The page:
Staff astronomer Michael Connelley has reduced the data collected from 8 accelerometers positioned on the telescope and concluded that the source of the periodic jumps is the chopping secondary mechanism. These jumps have been happening when the telescope slews in the East-West direction. The next phase of the repair will include resurrecting the hexapod from storage and modifying it for use with our current inventory of secondary mirrors. The hexapod will then be mounted onto the telescope and used for regular observations while the chopping secondary is brought down to the Hilo laboratory and refurbished.
If you have observed on the IRTF recently, you might have experienced our telescope operators disappearing from view to put a come-along winch on the dome. After 30 years of operation the dome has become prone to stalling. The IRTF engineers, day crew, and IFA machine shop head have made a number of improvements and have completed a long-term solution to this problem. Over the next 6 months a new set of brushless Baldor servo motors will be installed and the bottom of the dome rail will be resurfaced. The new motors will generate more torque, and the control electronics will allow the motors to move the dome more precisely.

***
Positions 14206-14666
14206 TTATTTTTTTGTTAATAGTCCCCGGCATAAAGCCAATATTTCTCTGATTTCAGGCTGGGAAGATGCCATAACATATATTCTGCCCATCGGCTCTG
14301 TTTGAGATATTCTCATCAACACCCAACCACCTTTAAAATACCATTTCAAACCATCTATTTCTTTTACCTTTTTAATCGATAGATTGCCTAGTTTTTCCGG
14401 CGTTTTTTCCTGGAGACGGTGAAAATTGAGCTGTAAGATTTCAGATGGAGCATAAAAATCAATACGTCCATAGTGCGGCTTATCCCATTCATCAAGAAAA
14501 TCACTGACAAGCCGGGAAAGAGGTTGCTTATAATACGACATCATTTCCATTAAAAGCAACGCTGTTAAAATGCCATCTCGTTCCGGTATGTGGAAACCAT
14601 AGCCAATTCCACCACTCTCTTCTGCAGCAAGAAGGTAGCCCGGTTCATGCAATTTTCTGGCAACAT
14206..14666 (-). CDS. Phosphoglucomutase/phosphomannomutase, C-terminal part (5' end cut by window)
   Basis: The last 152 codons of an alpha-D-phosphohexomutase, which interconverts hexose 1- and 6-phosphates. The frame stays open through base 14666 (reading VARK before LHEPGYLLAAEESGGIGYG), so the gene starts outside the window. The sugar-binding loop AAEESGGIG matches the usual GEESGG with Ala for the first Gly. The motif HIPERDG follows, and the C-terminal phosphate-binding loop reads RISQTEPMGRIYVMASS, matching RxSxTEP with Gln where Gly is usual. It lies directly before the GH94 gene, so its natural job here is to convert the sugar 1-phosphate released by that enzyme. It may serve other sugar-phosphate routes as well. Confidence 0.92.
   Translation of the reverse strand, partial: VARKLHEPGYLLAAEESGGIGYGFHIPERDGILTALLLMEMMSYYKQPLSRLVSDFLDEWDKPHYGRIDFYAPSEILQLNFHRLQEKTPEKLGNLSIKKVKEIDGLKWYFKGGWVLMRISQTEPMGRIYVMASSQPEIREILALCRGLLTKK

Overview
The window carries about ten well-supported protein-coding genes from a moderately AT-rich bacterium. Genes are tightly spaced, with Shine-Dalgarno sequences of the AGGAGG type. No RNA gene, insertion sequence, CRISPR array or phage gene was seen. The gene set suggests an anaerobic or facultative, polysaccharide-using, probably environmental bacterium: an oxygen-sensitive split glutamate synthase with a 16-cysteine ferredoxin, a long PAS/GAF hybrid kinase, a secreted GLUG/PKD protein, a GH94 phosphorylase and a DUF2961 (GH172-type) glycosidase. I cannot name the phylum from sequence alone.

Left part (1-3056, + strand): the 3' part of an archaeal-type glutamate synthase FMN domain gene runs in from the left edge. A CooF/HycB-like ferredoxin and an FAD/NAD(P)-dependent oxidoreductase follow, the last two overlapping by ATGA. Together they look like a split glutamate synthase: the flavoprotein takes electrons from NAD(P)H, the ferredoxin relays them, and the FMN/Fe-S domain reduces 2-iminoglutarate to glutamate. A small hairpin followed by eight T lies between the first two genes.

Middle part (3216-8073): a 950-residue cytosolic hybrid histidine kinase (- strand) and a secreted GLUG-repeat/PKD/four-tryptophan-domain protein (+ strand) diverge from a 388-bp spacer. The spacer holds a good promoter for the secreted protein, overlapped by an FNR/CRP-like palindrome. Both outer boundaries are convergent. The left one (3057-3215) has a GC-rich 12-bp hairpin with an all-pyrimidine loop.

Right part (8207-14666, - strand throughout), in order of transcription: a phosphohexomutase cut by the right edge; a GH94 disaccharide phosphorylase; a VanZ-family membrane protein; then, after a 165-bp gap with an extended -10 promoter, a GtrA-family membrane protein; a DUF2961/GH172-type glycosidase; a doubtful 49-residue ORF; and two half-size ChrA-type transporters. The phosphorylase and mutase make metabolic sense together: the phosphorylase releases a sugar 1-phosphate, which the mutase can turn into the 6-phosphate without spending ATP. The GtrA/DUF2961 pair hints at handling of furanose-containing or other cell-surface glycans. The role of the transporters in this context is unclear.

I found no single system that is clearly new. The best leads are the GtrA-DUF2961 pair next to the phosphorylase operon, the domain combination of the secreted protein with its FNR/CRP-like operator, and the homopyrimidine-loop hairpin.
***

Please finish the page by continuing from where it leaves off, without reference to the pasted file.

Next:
It's been 10 years since the IRTF's primary mirror has been recoated with its reflective aluminum finish. Since then it has held up remarkably well. This is due in large part to the regularly scheduled cleaning by the day crew. In particular, Sammie Pung has been very meticulous with making sure this is done properly. Nevertheless it's finally time for a re-coating, and this will begin in the last week of July 2012 and extend until the first week of August 2012. Since it's likely the current day crew will have retired by the time it needs to be done again, Michael Connelley has taken on the task of documenting every detail of this process so that the years of knowledge and experience that the current day crew has can be passed on to the next generation.